<--Professional Mints. NOT Amateur Mints!
Greg's keen eye spied a manner of marzipan treat we'd not tried before, which promises Edel Marzipan, which in one interpretation means "Noble Marzipan". Mmm. Nobel marzipan. Which reminds us of some pictures we saw of a marzipan fruit stand in Sicily, which was selling solid marzipan fruits, hand-made to look just like real fruits, full-size or more... there were a dozen half-bushel baskets filled with each kind of fruit. When we asked the person who'd taken that picture what one does with that much marzipan, the answer was "Uh... you... eat ... it?" as if it were a trick question of some sort. Clearly some people have a higher tolerance for marzipan than we have.
Another experiment this week, XXX Fresh Freaky Lemon Zahncreme und Mundwasser (toothpaste + mouthwash in one product). It smells *exactly* like a product we have for decalcifying the toilet bowl... so that's not encouraging. But sometimes a person can't resist the siren song of the deep discount table at InterSpar. (It actually doesn't taste too bad, but Holly only tried it in a homeopathic does. Greg has not tried it, and probably will never.)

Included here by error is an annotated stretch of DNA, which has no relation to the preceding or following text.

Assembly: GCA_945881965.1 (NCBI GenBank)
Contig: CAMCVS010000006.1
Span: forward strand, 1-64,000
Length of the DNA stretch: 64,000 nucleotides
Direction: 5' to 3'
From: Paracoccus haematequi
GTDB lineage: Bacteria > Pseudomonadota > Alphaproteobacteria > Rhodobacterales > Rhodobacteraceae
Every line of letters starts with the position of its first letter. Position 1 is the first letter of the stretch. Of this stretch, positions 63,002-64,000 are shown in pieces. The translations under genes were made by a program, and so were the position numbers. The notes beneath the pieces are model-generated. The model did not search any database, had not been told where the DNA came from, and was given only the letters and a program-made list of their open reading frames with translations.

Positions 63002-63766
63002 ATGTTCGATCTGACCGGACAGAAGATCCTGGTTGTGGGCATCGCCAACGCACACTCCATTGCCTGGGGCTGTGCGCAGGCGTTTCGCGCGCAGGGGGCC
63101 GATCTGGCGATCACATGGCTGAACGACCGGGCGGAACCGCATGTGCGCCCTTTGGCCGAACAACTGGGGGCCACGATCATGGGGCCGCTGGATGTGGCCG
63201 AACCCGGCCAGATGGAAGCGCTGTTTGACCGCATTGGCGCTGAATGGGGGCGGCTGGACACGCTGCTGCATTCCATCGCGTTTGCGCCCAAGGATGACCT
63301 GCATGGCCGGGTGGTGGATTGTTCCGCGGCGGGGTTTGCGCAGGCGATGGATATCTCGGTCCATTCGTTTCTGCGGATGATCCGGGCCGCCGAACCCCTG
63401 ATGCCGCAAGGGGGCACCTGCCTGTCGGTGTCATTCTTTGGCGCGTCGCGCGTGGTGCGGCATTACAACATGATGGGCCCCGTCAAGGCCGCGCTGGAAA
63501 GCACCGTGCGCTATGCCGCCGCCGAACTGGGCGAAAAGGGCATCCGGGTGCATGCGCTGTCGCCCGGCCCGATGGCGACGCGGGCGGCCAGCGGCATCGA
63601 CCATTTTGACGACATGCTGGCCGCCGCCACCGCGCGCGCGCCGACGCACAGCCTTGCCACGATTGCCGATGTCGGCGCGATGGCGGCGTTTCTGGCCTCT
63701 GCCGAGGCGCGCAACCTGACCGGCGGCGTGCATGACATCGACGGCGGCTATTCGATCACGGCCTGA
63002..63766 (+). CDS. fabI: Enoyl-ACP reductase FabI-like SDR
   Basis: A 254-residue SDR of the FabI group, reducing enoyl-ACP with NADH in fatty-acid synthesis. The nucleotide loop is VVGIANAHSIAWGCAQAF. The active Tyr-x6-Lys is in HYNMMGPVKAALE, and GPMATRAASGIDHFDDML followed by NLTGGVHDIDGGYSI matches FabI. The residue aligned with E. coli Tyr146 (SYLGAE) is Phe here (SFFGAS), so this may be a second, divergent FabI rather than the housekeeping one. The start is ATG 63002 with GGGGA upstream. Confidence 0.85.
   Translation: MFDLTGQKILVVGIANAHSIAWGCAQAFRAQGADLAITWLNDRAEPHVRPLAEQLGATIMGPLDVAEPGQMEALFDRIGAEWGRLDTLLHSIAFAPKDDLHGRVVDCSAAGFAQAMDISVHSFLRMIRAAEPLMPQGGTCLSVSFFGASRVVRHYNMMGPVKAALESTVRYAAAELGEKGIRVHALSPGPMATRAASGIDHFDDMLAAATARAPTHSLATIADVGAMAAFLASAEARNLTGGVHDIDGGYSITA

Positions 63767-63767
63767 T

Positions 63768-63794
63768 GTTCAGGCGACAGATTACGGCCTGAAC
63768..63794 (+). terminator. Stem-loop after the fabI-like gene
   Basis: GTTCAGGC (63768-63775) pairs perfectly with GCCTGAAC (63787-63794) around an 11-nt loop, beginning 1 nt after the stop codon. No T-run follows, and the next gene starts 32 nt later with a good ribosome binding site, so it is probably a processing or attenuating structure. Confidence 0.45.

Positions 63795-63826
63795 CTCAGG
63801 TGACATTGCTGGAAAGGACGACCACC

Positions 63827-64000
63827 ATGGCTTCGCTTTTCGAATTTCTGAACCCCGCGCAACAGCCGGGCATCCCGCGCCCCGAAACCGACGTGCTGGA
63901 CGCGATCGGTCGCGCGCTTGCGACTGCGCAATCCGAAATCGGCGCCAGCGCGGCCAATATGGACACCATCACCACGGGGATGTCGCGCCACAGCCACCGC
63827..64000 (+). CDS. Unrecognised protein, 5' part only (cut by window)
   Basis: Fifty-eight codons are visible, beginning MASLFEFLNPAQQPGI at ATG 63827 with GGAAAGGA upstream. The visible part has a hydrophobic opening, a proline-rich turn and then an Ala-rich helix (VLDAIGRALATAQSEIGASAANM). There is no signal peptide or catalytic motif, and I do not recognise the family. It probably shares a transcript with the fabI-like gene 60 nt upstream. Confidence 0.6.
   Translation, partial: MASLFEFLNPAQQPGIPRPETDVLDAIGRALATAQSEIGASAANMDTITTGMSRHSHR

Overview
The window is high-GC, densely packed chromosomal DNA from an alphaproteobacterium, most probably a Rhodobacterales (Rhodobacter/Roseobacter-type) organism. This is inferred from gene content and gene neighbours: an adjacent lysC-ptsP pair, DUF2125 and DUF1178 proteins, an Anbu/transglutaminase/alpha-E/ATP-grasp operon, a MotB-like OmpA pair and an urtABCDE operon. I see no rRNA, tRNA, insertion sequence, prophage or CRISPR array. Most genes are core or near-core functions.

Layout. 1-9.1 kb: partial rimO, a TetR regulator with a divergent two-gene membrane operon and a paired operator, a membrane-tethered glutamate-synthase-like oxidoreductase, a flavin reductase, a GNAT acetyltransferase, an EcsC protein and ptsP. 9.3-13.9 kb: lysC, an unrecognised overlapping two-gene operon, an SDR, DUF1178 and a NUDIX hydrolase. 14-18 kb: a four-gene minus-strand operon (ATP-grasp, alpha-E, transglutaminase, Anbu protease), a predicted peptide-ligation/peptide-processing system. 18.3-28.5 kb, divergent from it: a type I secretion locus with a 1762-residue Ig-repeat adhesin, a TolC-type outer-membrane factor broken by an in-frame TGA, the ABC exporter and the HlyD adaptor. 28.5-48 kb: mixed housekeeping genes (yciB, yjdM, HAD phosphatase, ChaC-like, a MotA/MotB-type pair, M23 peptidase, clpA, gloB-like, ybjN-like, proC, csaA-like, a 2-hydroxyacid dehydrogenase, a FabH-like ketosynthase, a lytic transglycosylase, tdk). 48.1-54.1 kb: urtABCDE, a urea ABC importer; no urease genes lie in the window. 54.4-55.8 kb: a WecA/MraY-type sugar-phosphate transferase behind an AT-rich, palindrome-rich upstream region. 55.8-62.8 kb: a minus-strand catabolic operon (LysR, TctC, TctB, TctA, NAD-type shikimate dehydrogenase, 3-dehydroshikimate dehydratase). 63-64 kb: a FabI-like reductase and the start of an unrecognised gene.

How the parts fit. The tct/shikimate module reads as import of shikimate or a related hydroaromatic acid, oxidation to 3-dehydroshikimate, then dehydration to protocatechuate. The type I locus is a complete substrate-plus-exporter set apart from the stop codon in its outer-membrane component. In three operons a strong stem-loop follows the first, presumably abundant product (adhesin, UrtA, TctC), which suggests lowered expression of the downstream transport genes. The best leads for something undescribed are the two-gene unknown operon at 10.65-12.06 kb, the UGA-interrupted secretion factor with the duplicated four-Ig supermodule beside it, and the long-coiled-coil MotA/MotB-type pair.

At the grower's market, we discovered that it may already be a bit late for the delicate, mild radishes of spring, in that the bundle we bought this week included one the size of a racquetball (or, as you'll see, nearly the size of a cat's head), which was fiery. (Although, surprisingly, not pithy.) We've been trying not to put so many pictures of the cat, but she HAD to have the radish roots, so she's making a little cameo. Of course, she also tried to have the Edel Marzipan wrapper, and the string that keeps the camera lens cap... she was in a bit of a state because we'd just sampled some really excellent garlic salami, and apparently we hadn't given her anywhere NEAR as much of it as she wanted. The problem with cats is, they don't understand when you explain that the dietary requirements of cats for garlic-things is actually quite little.
-Holly & Greg